Confessions of J. J. Rousseau HTML version

With this book begins the work of darkness, in which I have for the last eight years been
enveloped, though it has not by any means been possible for me to penetrate the dreadful
obscurity. In the abyss of evil into which I am plunged, I feel the blows reach me, without
perceiving the hand by which they are directed or the means it employs. Shame and
misfortune seem of themselves to fall upon me. When in the affliction of my heart I
suffer a groan to escape me, I have the appearance of a man who complains without
reason, and the authors of my ruin have the inconceivable art of rendering the public
unknown to itself, or without its perceiving the effects of it, accomplice in their
conspiracy. Therefore, in my narrative of circumstances relative to myself, of the
treatment I have received, and all that has happened to me, I shall not be able to indicate
the hand by which the whole has been directed, nor assign the causes, while I state the
effect. The primitive causes are all given in the preceding books; and everything in which
I am interested, and all the secret motives pointed out. But it is impossible for me to
explain, even by conjecture, that in which the different causes are combined to operate
the strange events of my life. If amongst my readers one even of them should be generous
enough to wish to examine the mystery to the bottom, and discover the truth, let him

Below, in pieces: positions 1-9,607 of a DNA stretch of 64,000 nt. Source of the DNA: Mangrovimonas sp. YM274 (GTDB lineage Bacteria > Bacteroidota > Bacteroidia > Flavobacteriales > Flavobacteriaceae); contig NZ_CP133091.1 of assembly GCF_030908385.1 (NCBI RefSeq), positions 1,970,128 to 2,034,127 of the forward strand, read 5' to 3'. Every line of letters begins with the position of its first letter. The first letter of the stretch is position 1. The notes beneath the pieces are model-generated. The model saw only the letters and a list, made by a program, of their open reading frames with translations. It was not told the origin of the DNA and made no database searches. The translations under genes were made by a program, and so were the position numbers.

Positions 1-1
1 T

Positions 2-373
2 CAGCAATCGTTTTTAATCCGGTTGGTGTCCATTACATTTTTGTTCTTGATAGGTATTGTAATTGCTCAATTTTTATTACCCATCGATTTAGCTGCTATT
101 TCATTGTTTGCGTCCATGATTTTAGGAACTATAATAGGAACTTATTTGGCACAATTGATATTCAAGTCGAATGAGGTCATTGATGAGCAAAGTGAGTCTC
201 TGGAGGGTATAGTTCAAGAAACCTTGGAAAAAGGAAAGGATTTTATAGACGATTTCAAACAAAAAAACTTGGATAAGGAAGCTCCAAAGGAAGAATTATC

carefully read over a second time the three preceding books, afterwards at each fact he
shall find stated in the books which follow, let him gain such information as is within his
reach, and go back from intrigue to intrigue, and from agent to agent, until he comes to
the first mover of all. I know where his researches will terminate; but in the meantime I
lose myself in the crooked and obscure subterraneous path through which his steps must
be directed.
During my stay at Yverdon, I became acquainted with all the family of my friend Roguin,
and amongst others with his niece, Madam Boy de la Tour, and her daughters, whose
father, as I think I have already observed, I formerly knew at Lyons. She was at Yverdon,
upon a visit to her uncle and his sister; her eldest daughter, about fifteen years of age,
delighted me by her fine understanding and excellent disposition. I conceived the most
tender friendship for the mother and the daughter. The latter was destined by M. Rougin
to the colonel, his nephew, a man already verging towards the decline of life, and who
showed me marks of great esteem and affection; but although the heart of the uncle was
set upon this marriage, which was much wished for by the nephew also, and I was greatly
desirous to promote the satisfaction of both, the great disproportion of age, and the
extreme repugnancy of the young lady, made me join with the mother in postponing the
ceremony, and the affair was at length broken off. The colonel has since married
Mademoiselle Dillan, his relation, beautiful, and amiable as my heart could wish, and
who has made him the happiest of husbands and fathers. However, M. Rougin has not yet
forgotten my opposition to his wishes. My consolation is in the certainty of having
discharged to him, and his family, the duty of the most pure friendship, which does not
always consist in being agreeable, but in advising for the best.
I did not remain long in doubt about the reception which awaited me at Geneva, had I
chosen to return to that city. My book was burned there, and on the 18th of June, nine